How Often to Fertilize Pothos: Essential Care Guide

Disclosure: As Amazon Associates we earn from qualifying purchases. When you buy through links on our site, we may earn an affiliate commission at no additional cost to you.

Please note that while we always strive to provide 100% up to date and accurate information, there is always the small possibility of error. Therefore, we advise conducting further research and due diligence before consuming any plants or exposing pets to anything mentioned on this site. Kindly refer to the full disclaimer for more details here.

Fertilizing is an important aspect of pothos plant care, as it provides essential nutrients that can help promote healthy growth and vibrant foliage. Pothos plants generally benefit from regular fertilization, with a balanced, water-soluble fertilizer every 4-6 weeks during the growing season (spring and summer). However, it is important to avoid over-fertilization, as this can lead to burned roots and damage to the plant. It is recommended to dilute fertilizer to half the strength recommended on the package and apply it to moist soil. During the dormant season (fall and winter), pothos plants require less frequent fertilization, with a feeding every 6-8 weeks. When fertilizing pothos plants, it is important to follow the manufacturer’s instructions carefully and avoid getting fertilizer on the leaves, as this can cause damage. With proper fertilization and care, pothos plants can thrive and add natural beauty to any indoor space.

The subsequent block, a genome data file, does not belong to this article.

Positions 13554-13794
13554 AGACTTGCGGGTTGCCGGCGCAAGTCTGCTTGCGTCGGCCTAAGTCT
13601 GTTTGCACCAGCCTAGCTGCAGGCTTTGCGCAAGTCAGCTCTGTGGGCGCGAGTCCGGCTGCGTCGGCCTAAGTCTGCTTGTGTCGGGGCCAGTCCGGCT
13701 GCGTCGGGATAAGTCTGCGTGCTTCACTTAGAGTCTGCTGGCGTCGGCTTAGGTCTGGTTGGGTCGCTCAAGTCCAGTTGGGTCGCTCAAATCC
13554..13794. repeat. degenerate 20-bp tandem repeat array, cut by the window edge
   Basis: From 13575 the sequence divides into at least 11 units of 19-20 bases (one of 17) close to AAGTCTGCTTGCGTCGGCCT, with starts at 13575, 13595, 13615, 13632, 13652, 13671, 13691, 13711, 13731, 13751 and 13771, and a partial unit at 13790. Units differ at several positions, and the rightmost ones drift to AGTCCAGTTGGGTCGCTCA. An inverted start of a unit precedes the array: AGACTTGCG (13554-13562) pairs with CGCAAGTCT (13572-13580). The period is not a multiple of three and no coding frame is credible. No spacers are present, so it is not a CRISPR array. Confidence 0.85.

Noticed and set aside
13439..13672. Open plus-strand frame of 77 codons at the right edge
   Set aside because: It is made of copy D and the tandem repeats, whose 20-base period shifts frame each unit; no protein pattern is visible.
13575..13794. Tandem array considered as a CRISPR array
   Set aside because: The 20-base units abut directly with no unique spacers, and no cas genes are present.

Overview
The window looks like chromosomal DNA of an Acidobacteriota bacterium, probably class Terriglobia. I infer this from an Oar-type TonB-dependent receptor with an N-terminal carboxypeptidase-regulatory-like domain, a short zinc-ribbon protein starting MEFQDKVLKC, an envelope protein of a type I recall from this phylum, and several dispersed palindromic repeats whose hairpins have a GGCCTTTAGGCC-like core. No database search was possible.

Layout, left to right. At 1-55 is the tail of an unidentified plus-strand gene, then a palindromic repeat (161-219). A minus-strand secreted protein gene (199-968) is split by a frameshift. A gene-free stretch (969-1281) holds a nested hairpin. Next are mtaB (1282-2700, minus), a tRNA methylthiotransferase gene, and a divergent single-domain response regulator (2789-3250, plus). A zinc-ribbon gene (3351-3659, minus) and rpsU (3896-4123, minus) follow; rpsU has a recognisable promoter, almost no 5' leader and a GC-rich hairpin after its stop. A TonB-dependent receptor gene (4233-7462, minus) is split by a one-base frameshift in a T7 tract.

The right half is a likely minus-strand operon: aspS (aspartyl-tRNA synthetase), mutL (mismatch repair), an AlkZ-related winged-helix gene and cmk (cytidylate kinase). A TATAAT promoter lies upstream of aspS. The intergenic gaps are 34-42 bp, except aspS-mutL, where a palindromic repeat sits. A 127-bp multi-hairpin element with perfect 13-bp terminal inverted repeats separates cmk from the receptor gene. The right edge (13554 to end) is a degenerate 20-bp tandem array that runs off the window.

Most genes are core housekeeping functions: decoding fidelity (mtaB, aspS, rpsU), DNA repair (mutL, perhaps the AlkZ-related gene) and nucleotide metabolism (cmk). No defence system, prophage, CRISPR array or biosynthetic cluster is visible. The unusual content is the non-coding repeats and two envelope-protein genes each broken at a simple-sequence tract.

Understanding Pothos Plant

Pothos, also known as Epipremnum aureum, is a popular houseplant due to its easy-to-care-for nature and attractive trailing vines. To properly maintain a pothos plant, it is essential to understand its growth habits and light requirements.

Growth Habits